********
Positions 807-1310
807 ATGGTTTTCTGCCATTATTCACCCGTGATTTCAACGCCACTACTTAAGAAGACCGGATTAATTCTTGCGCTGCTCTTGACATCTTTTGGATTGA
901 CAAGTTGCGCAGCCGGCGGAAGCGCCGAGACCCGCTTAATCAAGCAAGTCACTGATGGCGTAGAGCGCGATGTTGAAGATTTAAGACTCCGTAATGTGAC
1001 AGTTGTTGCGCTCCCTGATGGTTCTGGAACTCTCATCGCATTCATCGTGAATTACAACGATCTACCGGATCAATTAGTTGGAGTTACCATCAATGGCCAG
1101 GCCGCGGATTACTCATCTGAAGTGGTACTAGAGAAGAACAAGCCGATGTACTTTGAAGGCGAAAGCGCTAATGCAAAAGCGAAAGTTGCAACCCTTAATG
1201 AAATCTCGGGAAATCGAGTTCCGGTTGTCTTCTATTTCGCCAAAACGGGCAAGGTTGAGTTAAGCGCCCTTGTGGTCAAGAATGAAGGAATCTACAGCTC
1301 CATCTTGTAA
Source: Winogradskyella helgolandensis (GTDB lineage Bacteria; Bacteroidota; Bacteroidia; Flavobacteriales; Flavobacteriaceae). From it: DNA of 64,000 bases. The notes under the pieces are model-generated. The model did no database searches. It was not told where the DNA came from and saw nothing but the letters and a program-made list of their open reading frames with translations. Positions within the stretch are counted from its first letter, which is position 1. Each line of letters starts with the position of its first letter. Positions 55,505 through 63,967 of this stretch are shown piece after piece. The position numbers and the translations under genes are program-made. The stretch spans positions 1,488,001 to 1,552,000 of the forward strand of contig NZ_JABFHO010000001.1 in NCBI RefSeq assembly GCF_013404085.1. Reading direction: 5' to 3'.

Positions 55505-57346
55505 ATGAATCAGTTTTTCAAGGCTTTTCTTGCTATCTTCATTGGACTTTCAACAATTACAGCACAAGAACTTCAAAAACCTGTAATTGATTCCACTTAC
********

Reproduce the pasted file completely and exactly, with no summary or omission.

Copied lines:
Positions 807-1310
807 ATGGTTTTCTGCCATTATTCACCCGTGATTTCAACGCCACTACTTAAGAAGACCGGATTAATTCTTGCGCTGCTCTTGACATCTTTTGGATTGA
901 CAAGTTGCGCAGCCGGCGGAAGCGCCGAGACCCGCTTAATCAAGCAAGTCACTGATGGCGTAGAGCGCGATGTTGAAGATTTAAGACTCCGTAATGTGAC
1001 AGTTGTTGCGCTCCCTGATGGTTCTGGAACTCTCATCGCATTCATCGTGAATTACAACGATCTACCGGATCAATTAGTTGGAGTTACCATCAATGGCCAG
1101 GCCGCGGATTACTCATCTGAAGTGGTACTAGAGAAGAACAAGCCGATGTACTTTGAAGGCGAAAGCGCTAATGCAAAAGCGAAAGTTGCAACCCTTAATG
1201 AAATCTCGGGAAATCGAGTTCCGGTTGTCTTCTATTTCGCCAAAACGGGCAAGGTTGAGTTAAGCGCCCTTGTGGTCAAGAATGAAGGAATCTACAGCTC
1301 CATCTTGTAA
Source: Winogradskyella helgolandensis (GTDB lineage Bacteria; Bacteroidota; Bacteroidia; Flavobacteriales; Flavobacteriaceae). From it: DNA of 64,000 bases. The notes under the pieces are model-generated. The model did no database searches. It was not told where the DNA came from and saw nothing but the letters and a program-made list of their open reading frames with translations. Positions within the stretch are counted from its first letter, which is position 1. Each line of letters starts with the position of its first letter. Positions 55,505 through 63,967 of this stretch are shown piece after piece. The position numbers and the translations under genes are program-made. The stretch spans positions 1,488,001 to 1,552,000 of the forward strand of contig NZ_JABFHO010000001.1 in NCBI RefSeq assembly GCF_013404085.1. Reading direction: 5' to 3'.

Positions 55505-57346
55505 ATGAATCAGTTTTTCAAGGCTTTTCTTGCTATCTTCATTGGACTTTCAACAATTACAGCACAAGAACTTCAAAAACCTGTAATTGATTCCACTTAC